The young don’t hatch until the first storm of the year has passed. The importance of this storm appears to be in scattering the eggs over a wide area, where they are less likely to attract congregations of predators, especially adult Meandrel, which would quickly decimate the numbers. When the eggs do hatch, the baby Meandrel are only three nailsbreadths long, but are nonetheless perfect replicas of the adults they will grow into. The vast majority will be eaten before reaching maturity, but the high numbers of eggs laid by each female, and the storm-aided dispersal, help ensure that some young from any batch will survive to breed.
Usages. As mentioned above, the Ter’ei’Vikh people of the Drifting Woods will occasionally hunt Meandrel, as they are an easy meal if the right approach is used, and make good bait for other kinds of hunting.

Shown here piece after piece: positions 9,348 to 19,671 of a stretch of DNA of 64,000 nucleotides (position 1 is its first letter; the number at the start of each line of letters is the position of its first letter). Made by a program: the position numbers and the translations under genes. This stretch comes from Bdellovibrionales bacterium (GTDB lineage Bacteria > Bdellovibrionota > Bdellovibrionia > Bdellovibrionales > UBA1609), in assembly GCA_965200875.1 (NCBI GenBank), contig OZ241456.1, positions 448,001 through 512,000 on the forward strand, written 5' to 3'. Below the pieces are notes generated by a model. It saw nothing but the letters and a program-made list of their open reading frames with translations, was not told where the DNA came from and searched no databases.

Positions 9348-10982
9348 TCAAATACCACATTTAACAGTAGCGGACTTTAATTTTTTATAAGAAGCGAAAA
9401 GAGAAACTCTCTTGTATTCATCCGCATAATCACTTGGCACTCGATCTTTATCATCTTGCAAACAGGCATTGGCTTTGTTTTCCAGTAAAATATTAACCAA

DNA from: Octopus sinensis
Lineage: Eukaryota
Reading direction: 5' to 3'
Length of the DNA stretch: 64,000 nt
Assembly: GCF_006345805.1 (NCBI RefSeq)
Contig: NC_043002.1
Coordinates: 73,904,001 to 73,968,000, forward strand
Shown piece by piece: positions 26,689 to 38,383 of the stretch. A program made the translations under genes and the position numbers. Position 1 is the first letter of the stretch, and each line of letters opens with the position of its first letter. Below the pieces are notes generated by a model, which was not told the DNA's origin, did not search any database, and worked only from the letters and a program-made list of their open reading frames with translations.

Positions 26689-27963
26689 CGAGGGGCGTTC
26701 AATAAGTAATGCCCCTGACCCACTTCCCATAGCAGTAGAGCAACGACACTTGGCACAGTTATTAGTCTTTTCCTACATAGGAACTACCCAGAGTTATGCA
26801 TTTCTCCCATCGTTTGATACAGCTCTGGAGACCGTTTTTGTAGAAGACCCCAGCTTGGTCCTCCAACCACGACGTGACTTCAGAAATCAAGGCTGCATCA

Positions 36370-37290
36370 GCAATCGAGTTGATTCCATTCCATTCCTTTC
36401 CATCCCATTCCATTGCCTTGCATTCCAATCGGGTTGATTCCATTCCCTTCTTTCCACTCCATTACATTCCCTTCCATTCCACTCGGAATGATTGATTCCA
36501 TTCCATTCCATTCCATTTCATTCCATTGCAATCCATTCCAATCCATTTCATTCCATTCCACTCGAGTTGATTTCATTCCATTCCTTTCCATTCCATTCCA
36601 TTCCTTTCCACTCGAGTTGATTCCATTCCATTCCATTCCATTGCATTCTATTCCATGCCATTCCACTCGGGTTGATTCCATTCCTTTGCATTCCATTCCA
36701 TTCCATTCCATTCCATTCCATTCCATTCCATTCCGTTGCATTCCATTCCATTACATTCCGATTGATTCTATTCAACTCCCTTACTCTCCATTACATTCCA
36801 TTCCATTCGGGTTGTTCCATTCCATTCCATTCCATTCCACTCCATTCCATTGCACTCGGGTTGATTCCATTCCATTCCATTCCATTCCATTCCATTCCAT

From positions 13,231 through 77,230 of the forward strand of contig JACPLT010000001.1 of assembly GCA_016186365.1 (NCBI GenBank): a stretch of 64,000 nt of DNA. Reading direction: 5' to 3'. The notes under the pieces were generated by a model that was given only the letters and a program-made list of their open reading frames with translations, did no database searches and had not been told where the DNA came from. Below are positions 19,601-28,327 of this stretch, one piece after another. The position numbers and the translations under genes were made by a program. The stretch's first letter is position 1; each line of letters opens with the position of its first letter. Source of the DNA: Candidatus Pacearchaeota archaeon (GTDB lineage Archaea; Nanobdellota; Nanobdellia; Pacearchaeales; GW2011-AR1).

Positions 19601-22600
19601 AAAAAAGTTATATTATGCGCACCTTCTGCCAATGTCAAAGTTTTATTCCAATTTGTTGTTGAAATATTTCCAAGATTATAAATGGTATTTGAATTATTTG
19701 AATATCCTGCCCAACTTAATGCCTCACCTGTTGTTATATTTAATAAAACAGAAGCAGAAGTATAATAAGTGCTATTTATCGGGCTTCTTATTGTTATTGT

To catch some Meandrel, the Vikh first find some old, slightly decaying meat, usually mainly consisting of offal and blood, and often referred to as “ugly song” for the grisly attraction it holds for the intended quarry. This mixture is tipped into the water, preferably a decent distance from any habitation (as the smell tends to linger), and the fishermen settle down to wait for Meandrel to turn up. Of course, in the diverse waterways of the Drifting Woods, many other fish and aquatic creatures are liable to be drawn by the smell of blood and rancid flesh, and these are skilfully trapped with specialised barbed throwing nets. Meandrel, being so numerous and so keen on the smell of the ugly song, are usually the main catch, and they are therefore the intended quarry.